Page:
Theatre review: Seeing in a world of shadows in Shun-kin

The love story of a blind musician, Shun-kin, and her manservant is told in compelling fashion

Review Theatre

SHUN-KIN

Complicite (London) and Setagaya Public Theatre (Tokyo)

Esplanade Theatre

Last Friday

Bathed in darkness, with much of its action illuminated only by a shaft or plane of light, Shun-kin pivots around its mesmerising title character, and yet is so much more than that.

This richly textured production, an East-West collaboration between two renowned theatre companies, is a fitting opener to the Three Titans season of works by legendary directors of the stage, presented by the Singapore Repertory Theatre and the Esplanade.

The titan in this case is Briton Simon McBurney, Complicite's artistic director, known for putting his own iconoclastic stamp on classic and often difficult source material.

The texts he has researched and recreated through movement-based improvisations with actors run the gamut from Shakespeare's problem play Measure For Measure (first staged by Complicite in 2004) to contemporary Japanese author Haruki Murakami's quirky short story collection The Elephant Vanishes. The latter was the subject of McBurney's previous, 2003 collaboration with Japan's Setagaya Public Theatre.

Shun-kin (2008) is based on a 1933 short story by Japanese modern master Junichiro Tanizaki and is staged in Japanese with English surtitles.

Like the earlier adaptation of The Elephant Vanishes, it has won theatre awards in Japan and toured widely to acclaim.

Working with all-Japanese casts in both productions, McBurney has described himself as an outsider who does not speak the language, desperately trying to get a handle on Japanese society.

What kick-started his fascination with the culture was an essay by Tanizaki, rhapsodising Japanese notions of beauty and how these revolve around darkness and shadows, rather than light.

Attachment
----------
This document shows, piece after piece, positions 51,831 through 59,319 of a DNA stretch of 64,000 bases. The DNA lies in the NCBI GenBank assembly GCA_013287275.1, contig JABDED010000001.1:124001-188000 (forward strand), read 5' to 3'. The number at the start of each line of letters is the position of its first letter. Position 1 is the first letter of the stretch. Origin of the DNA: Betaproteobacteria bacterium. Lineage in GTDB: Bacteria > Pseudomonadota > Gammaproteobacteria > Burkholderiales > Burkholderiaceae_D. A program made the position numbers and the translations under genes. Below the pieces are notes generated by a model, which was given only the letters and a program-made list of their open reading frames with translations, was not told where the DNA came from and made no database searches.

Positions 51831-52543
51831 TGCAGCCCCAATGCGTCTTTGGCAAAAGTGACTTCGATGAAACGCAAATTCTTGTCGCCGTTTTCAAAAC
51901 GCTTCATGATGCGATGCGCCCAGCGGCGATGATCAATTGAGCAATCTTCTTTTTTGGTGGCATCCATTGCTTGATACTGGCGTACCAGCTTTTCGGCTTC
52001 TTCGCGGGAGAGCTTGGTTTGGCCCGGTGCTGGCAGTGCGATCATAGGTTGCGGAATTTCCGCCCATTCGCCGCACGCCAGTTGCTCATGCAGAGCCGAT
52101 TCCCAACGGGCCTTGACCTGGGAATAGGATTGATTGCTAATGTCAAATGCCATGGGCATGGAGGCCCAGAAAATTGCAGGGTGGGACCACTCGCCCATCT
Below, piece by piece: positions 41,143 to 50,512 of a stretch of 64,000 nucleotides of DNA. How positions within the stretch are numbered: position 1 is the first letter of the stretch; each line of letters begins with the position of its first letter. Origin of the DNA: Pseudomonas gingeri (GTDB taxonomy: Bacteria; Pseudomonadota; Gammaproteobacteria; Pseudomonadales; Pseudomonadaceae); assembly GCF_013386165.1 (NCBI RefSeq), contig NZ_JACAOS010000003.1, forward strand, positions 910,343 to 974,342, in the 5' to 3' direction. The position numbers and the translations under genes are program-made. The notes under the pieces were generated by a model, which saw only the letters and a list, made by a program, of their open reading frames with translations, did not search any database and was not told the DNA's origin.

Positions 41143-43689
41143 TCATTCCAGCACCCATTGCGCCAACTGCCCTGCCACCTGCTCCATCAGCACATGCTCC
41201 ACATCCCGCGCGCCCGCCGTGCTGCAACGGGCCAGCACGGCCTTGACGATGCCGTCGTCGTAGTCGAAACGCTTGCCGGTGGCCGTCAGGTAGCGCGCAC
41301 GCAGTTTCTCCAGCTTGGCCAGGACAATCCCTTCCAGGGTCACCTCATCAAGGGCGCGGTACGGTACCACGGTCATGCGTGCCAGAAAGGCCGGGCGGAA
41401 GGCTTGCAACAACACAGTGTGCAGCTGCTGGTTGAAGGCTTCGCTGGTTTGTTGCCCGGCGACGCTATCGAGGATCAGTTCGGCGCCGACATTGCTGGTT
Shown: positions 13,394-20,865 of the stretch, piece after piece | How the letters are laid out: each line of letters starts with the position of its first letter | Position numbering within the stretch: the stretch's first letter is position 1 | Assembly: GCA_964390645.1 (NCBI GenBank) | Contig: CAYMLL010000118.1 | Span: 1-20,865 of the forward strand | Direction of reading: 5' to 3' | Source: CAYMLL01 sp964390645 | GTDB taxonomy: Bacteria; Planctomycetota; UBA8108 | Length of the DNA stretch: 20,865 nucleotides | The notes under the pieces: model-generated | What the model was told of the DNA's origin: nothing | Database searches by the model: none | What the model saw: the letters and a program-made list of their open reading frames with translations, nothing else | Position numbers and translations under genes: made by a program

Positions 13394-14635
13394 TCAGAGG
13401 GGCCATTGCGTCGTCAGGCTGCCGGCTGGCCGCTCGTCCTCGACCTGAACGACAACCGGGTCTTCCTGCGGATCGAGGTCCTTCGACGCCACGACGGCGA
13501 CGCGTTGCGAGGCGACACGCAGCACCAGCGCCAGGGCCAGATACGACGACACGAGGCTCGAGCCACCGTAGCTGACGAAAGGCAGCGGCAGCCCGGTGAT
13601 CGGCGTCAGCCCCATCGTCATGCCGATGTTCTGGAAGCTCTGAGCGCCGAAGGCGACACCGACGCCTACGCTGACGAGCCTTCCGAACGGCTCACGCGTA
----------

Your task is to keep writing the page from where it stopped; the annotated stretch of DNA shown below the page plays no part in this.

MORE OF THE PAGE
Quotes from this 1933 essay, In Praise Of Shadows, frame the production of Shun-kin. At its kernel is the arresting tale of a blind, beautiful shamisen musician and her loyal manservant-cumstudent. She never publicly acknowledges their relationship, while he derives an erotic charge from being literally slapped around by her.

The director is not content to serve the story up straight, but introduces a few narrative voices. He even weaves an original sub-plot out of a contemporary female professional who takes up a gig narrating the Tanizaki story over the radio.

These theatrical feints are not out of place in Tanizaki's world - the Japanese writer himself enjoyed playing around with storytelling conventions and using unreliable narrators to add psychological depth and insight to racy or sexually deviant material. But what it means for the audience is that McBurney's Shun- kin takes some work to get into, placed in the position as we are of having to peel away all the different layers.

The pay-offs are stunning, though. The production's biggest masterstroke lies in its portrayal of the proud, enigmatic title character. The story opens with Shun-kin as a young girl, represented by a Bunraku puppet doll who appears with two black-garbed puppeteer-attendants, including actress Eri Fukatsu who voices her teenage whims and cruelties convincingly.

A number of male actors take turns to embody the devoted Sasuke over different periods of his life. His interplay with the puppet Shun-kin is compelling to watch, bringing out all that is comic and kinky about their relationship as well as their deepening bond as the puppet metamorphoses into an actual woman, played by Fukatsu, with the same cool stylised movements.

Staged in semi-darkness, the production is redolent with the images and sounds of doors being opened - the whizzing of bamboo sticks manipulated by actors to evoke the sliding of paper doors on wooden frames; the crack of light from a vending machine as the radio narrator enters and exits a darkened studio.

Digital projections on a scrim are faint and delicate, as little is allowed to disrupt the shadowy world of the narrative. The strongest image, which hits the audience like a blow, is the mask of pain that flashes on the screen when Shun-kin is disfigured by an enemy.

Despite periodic moments when the action sags from the weight of its myriad strands, somehow everything comes together. On its opening night, the production received three curtain calls from the typically reticent Singapore audience.

This is a play about uncovering mysteries and how some things remain ineffable or unsaid - whether for Sasuke, Shun- kin, the radio narrator, us or McBurney.

clare@sph.com.sg

Limited tickets are available for the two remaining productions in the Three Titans season: Musashi on Nov 8 and 9 and

The Suit from Nov 22 to 25. Visit www.3titansoftheatre.com for more information.